An Oasis for Pollinating Bugs
BOSTON — Many plant species are known to give off heat. Until now, only two have been discovered that can keep their "body" temperatures stable, as birds and mammals can. Now, researchers at the University of Adelaide in Australia have added a third species to that list, the lotus Nelumbo nucifera Gaern.
During the two- to four-days that it blossoms, the plant holds temperatures in its flower between 30 and 35 degrees Celsius (86 and 95 degrees Fahrenheit), even when nearby air temperatures range from 10 to 30 degrees C.
Zoologists Roger Seymour and Paul Schultze-Motel found that the lotus produces about half the heat in its receptacle, the part of the stem that expands to contain the flower's organs. The lotus's petals and its stamens, which bear the plant's pollen, account for the rest of the heat production.
Researchers have suggested that heat production helps a plant's scent to evaporate and ride the winds, attracting insects. But the main purpose, the two researchers write in the current issue of the journal Nature, could be to keep things cozy for insects trapped overnight inside the blossom. Scientists have observed that beetles trapped overnight have fed, mated, then flown free the next day. Thus, the lotus's microclimate is a kind of reward for insects that stop by to pick up pollen, the team suggests.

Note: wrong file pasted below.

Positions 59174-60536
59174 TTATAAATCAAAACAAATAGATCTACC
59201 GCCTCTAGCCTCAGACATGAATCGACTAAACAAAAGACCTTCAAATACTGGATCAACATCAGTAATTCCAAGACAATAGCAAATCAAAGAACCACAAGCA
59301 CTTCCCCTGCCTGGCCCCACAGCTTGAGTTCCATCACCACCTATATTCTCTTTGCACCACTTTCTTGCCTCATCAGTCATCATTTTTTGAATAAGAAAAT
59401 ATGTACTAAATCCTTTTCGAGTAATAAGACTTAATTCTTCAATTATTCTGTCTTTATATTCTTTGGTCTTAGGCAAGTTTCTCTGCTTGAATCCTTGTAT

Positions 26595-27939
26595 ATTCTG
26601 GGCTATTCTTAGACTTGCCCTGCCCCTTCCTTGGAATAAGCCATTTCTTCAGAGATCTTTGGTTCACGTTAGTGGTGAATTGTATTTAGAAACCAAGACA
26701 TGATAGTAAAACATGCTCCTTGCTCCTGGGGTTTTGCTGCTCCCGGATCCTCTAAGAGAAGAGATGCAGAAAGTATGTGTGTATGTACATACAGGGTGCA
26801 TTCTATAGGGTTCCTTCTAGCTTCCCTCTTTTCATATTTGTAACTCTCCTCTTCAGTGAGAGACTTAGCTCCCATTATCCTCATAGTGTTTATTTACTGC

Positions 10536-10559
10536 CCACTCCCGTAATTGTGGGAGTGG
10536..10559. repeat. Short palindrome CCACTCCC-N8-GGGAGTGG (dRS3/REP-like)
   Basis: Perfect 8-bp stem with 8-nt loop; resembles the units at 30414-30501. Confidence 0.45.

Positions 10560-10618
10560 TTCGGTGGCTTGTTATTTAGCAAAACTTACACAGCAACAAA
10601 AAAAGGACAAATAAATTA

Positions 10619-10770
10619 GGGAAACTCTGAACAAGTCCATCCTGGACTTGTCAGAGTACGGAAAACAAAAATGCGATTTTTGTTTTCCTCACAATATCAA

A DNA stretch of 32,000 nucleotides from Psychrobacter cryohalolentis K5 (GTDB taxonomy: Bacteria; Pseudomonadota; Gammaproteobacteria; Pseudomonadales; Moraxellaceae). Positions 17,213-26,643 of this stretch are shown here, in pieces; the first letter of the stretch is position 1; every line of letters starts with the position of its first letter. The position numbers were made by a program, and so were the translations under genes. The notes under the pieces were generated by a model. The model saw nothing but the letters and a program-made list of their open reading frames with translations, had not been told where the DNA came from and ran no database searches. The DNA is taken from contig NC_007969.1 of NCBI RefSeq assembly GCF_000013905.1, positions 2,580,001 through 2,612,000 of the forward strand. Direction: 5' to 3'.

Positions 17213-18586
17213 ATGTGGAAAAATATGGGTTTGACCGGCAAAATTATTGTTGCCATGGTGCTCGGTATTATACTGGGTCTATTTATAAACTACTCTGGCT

Out of Oaxaca
The peoples of western Mexico - pre-Columbus - haven't gotten much respect from historians. The natives who inhabited that part of what archaeologists call Mesoamerica were seen as marginal to the larger story of the Aztecs and Mayas. That may be about to change.
Researchers from the Massachusetts Institute of Technology and Florida International University have traced 171 copper artifacts found in Aztec and Mayan towns from as far south as Belize to ore deposits in western Mexico. Nor was that region just the source of raw materials. No other Mesoamerican peoples are thought to have known how to turn the ore into workable copper and bronze.
According to the article in the current issue of the journal Science, the artifacts - from tweezers to bells - served as symbols of religious and political power. This suggests that western Mexicans not only conducted a significant amount of trade with other Mesoamerican peoples, but may also have influenced their religious and ritual behavior.